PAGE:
Tips on foraging with kids

The great outdoors and nature is something that kids have a strong affinity with. Nature trails and outdoor activities give kids hours of joy. Take it that step further by introducing them, and yourself even, to foraging. The whole process of foraging – from stepping out in to the “wilds” so to speak, picking wild edibles through to cooking with what you forage – is fun for children.

Foraging too is a great way to introduce kids from a young age not only to be respectful of nature but how resourceful it is, and as they grow, eating greens and being green even will become second nature to them.

You don’t need to be a dab hand at foraging to give it a go. Neither do you have to be in the countryside, there are plants, weeds and things that you can pick in the midst of cities even. You may be aware already that some plants grow by the roadside, but this is not advisable when foraging with kids for obvious safety reasons as well as for not wanting to eat plants that have grown in the thick of pollution as it were.

Reference tools

First things first, get yourself some reference books on foraging. You will need this as a guide to identify what the plants, seeds, nuts and fruits are. Check your local library for foraging guides specific to your area, providing you with a reference tool of what is available plant-wise in your area. Check on the internet too and mobile phone apps for reference tools.

Kids are curious by nature and when it comes to foraging, there are safety issues, so you will need to set some ground rules with them. Your kids need to know the ground rules before you’ve even set out of the door.

There are poisonous plants and ones that sting, stinging nettles being obvious ones. Your kids need to be made aware not to touch or eat anything until they have checked with you – meaning you put your green fingers hat on, as it were, and get your guide book out and identify what it is before they even go there. Everything needs to be identified before they can even pick – meaning they need to know it’s safe before they pick. If a plant, fruit or seed ain’t in your reference book, leave the mystery ones alone and move on.

Rules of thumb

Foraging rules of thumb are not just applicable to kids, but to adults alike. That said, it may help to do a test run first without your children. Get yourself familiar with the plot you plan to forage in. That way you become attuned to working with the nature in that area – you know what’s there, what to keep the mitts off of and patches that your children will enjoy engaging with (look for colours, bright flowers, berries, etc).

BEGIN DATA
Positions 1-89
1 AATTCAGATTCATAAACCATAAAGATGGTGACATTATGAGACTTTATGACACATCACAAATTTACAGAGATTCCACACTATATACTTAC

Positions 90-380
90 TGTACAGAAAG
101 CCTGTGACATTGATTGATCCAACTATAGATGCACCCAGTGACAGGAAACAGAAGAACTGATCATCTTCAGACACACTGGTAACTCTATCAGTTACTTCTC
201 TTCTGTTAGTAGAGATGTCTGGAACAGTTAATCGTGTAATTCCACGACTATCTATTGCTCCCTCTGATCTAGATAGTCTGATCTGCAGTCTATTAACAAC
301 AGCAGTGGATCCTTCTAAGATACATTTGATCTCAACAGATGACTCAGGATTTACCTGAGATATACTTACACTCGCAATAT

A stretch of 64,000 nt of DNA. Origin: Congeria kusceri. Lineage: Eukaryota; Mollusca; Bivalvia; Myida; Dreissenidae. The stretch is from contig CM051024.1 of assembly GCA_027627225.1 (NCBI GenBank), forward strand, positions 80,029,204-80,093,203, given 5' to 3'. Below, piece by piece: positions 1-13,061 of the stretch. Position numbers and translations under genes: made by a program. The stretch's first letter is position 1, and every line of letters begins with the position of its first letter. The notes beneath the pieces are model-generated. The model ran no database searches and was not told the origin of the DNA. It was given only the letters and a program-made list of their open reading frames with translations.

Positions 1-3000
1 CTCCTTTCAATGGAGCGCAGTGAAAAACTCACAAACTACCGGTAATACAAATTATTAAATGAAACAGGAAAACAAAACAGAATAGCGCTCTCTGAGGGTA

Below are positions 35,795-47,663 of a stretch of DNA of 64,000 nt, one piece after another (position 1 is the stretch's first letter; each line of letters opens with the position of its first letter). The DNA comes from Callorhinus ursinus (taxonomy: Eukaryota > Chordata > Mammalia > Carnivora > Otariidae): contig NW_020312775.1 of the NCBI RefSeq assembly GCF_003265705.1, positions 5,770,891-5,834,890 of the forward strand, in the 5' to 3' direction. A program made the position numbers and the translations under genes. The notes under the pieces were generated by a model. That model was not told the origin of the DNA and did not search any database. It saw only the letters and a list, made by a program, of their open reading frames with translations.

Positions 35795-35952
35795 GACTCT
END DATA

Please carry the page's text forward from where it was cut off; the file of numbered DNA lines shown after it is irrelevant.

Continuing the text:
Foraging can be a fun activity for children so treat it as a treasure hunt and do some role playing along the way. Get the kids kitted up before you leave the home. This is where those beach accessories that get used minimally throughout the year come in handy. Plastic buckets and spades (not to say you are gonna be digging plants out from the roots) and a pair of gloves will be useful. Any “treasures” they find can be placed in their buckets.

Another rule of thumb which is very important to foraging is to give gratitude to the very things that you pick. Don’t be greedy. Pick only what you need. And make sure your kids are aware of this too. Get them into the practice of giving gratitude by turning that act into rhymes or sing songs even. It don’t need to be prayer and sermon. Encourage them to make up their own gratitude rhymes. “Hey mama earth, thank you for your blackberries. I’m going to make a big pie with them and put a big smiley face on it to thank you”. Whatever comes intuitively to your kids and yourself even.

Get creative

Once you get home, get the kids involved in helping you cook your foraged goods. Be creative and if there’s not enough to cook something with, get some plates out instead and get the kids to arrange the plants, berries or whatever you have picked into a “painting” on the plates.

Once they are finished with arranging their wild edibles on the plate, take photos of their “artwork” and then let them eat their wild edibles. You could even create a scrapbook of your foraging trip, including photos and dried flowers even.

Rosalind Medea is Life & Soul Magazine’s Chief. She is a journalist who writes about sustainable life & style, music, entertainments and wellbeing. Rosalind also works as a spiritual life coach and intuitive advisor helping people to become who they truly are and manifest their heart & soul’s desires into their lives: www.rosalindmedea.com


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